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Frequent Contributor
Jessica
Posts: 968
Registered: ‎09-24-2006
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First Impressions

Reply to this message to share your thoughts about the early chapters of the book (through Chapter Three).

Which characters or storylines spark your interest?

So far, how does this book compare to other Patchett books you've read?
Inspired Scribe
IBIS
Posts: 1,735
Registered: ‎11-22-2006
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Re: First Impressions

[ Edited ]
The very first sentence grabbed my attention immediately: "Bernadette had been dead two weeks when her sisters showed up in Doyle's living room asking for the statue back."

I am in familiar literary territory. Ann Patchett's novels deal with themes of art and beauty. Her books are subtle and sly comedy of manners. Her characters are shaped by their appreciation of the finer points of beautiful things and manners; they are often caught in morally challenging situations which subtly affect their behavior.

For example, in BEL CANTO, one of my favorite Ann Patchet's novels, a world-famous opera singer is caught in a political kidnapping, and her art becomes a key element in the plot.
In THE MAGICIAN'S ASSISTANT, the main character is a beautiful magician's assistant. When her magician husband dies, she discovers that his entire life has been a clever lie... an exercise in smoke and mirrors.

The first chapter of RUN sets up a background story against which the entire novel will play out. We find out that the statue of the Virgin Mary has been in Bernadette's family for generations. It's traditionally passed down to the daughters of each generation who most closely resembles it. It's an extraordinarily beautiful piece of scultpure representing the Virgin Mother; it symbolizes all the positive qualities we associate with motherhood.

Bernadette inherited the statue because she most closely resembled it. Now that she has passed away, her sisters want it back. Bernadette and Doyle have 3 sons, but no daughters.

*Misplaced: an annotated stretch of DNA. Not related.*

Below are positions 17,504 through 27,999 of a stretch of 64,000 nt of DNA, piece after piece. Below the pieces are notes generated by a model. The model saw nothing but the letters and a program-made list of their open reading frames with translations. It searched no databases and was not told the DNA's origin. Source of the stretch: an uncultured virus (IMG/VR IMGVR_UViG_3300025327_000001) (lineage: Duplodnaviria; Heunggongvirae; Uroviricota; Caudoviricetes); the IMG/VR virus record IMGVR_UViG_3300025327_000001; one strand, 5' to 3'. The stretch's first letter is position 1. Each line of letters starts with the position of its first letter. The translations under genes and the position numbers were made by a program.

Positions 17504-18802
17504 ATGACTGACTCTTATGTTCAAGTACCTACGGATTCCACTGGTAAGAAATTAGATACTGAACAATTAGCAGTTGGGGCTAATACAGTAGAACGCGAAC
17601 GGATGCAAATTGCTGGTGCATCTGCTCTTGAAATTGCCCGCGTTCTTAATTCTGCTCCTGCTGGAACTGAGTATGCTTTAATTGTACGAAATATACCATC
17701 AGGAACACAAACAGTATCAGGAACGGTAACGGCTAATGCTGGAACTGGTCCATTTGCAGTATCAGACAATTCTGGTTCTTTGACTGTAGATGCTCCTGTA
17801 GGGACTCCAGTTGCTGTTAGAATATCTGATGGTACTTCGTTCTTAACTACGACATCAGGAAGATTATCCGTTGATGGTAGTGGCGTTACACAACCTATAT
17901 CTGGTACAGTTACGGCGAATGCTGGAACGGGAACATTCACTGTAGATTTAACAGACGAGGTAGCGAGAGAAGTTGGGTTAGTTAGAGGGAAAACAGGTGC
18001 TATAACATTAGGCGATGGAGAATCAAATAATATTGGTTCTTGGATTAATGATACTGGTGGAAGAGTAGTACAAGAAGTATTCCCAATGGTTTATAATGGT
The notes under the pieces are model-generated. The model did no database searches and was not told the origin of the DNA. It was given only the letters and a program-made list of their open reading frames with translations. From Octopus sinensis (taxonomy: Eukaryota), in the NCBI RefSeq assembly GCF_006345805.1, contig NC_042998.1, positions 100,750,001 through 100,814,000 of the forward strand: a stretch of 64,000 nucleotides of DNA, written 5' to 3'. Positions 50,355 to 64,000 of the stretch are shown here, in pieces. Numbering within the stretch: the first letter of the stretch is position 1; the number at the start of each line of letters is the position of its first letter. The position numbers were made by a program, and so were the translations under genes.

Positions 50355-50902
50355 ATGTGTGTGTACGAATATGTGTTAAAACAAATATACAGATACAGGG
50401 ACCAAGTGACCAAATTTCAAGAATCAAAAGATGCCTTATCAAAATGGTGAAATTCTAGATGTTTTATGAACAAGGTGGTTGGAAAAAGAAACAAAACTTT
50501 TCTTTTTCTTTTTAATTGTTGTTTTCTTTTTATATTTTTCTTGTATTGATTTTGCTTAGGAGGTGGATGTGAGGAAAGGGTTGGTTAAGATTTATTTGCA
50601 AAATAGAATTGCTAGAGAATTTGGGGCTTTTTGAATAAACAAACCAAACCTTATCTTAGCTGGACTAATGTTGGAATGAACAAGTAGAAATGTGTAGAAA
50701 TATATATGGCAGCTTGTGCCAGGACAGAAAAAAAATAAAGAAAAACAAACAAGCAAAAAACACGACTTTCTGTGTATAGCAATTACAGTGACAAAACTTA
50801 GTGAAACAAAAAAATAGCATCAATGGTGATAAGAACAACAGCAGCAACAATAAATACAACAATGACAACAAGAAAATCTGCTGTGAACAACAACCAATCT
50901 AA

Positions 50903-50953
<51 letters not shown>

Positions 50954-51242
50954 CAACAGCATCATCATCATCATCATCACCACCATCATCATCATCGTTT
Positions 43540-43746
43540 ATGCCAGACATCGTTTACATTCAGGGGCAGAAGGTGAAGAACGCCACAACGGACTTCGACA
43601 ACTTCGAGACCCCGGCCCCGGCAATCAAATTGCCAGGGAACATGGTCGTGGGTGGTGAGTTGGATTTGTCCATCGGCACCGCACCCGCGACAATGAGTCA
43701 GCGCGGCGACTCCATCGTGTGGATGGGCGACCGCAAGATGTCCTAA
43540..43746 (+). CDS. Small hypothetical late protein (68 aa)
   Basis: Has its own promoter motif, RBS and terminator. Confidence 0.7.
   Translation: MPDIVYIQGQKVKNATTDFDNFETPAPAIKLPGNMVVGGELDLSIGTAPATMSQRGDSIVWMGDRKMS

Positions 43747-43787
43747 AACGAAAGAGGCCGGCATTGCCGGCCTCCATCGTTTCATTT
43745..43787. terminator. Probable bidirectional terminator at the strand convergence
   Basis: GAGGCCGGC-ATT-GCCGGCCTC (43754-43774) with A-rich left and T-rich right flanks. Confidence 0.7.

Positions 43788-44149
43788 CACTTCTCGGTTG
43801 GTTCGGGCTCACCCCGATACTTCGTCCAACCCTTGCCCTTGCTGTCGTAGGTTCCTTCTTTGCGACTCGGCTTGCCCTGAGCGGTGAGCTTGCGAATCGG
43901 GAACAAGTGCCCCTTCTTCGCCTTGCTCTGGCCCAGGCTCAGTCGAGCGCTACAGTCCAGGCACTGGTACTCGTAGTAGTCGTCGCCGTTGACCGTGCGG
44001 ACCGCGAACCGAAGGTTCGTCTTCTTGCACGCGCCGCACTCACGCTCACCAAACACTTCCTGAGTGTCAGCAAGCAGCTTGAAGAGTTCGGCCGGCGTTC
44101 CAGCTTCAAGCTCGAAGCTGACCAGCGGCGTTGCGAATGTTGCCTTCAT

The dilemma is right there: how can Doyle, a headstrong ex-mayor of Boston, keep the statue when he has no daughters to inherit it? He has every intention of keeping the statue. Once I got to meet his interesting sons, I too wanted them to keep the beautiful work of art in their home.

IBIS

Message Edited by IBIS on 01-04-2008 12:58 PM
IBIS

"I am a part of everything that I have read."
Inspired Wordsmith
Stephanie
Posts: 2,613
Registered: ‎10-19-2006
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Re: First Impressions

Beginning this book was the equivalent of sitting in the sunshine with a tall glass of sweet tea and my little dog stretched out beside me. I don't really ever want to put a book down, but this one wants to glue itself to my fingers... I often carry books around with me, but I took this one out to get the mail.

First impression- "must read slowly! - make it last"

I was nodding and agreeing from the outset - I'm so glad for my ethnic diversity! It really does help me relate-- perhaps too much.
Stephanie
Inspired Scribe
IBIS
Posts: 1,735
Registered: ‎11-22-2006
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Re: First Impressions

Stephanie,

RUN made me very conscious of the theme of race. Especially in such a politically liberal city as Boston. Home of the Kennedy clan.... Even though Boston prides itself on its open-minded-ness, the novel does point out how segregated the neighborhoods are. Kenya and Tennessee live in a public project building that's within walking distance of Doyle's mansion.